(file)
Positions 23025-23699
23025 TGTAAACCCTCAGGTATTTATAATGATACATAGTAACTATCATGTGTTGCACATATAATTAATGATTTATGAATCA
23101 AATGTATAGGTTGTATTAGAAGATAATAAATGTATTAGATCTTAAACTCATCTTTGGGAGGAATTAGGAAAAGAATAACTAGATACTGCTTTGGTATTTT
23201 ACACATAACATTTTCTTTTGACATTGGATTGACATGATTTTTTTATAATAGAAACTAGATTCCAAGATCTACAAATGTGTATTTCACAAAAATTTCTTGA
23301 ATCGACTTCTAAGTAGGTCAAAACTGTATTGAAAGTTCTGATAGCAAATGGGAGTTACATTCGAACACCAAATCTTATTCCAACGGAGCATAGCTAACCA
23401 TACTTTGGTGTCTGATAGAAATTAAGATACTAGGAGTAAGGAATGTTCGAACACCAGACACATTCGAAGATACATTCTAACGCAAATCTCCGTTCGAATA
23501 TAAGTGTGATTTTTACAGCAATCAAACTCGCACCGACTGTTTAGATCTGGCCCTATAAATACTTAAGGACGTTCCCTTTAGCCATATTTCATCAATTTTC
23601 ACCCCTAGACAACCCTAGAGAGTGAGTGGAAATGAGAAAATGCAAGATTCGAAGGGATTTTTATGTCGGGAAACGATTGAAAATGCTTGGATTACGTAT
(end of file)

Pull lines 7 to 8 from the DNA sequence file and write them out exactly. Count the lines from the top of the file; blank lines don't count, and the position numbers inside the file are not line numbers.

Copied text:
23501 TAAGTGTGATTTTTACAGCAATCAAACTCGCACCGACTGTTTAGATCTGGCCCTATAAATACTTAAGGACGTTCCCTTTAGCCATATTTCATCAATTTTC
23601 ACCCCTAGACAACCCTAGAGAGTGAGTGGAAATGAGAAAATGCAAGATTCGAAGGGATTTTTATGTCGGGAAACGATTGAAAATGCTTGGATTACGTAT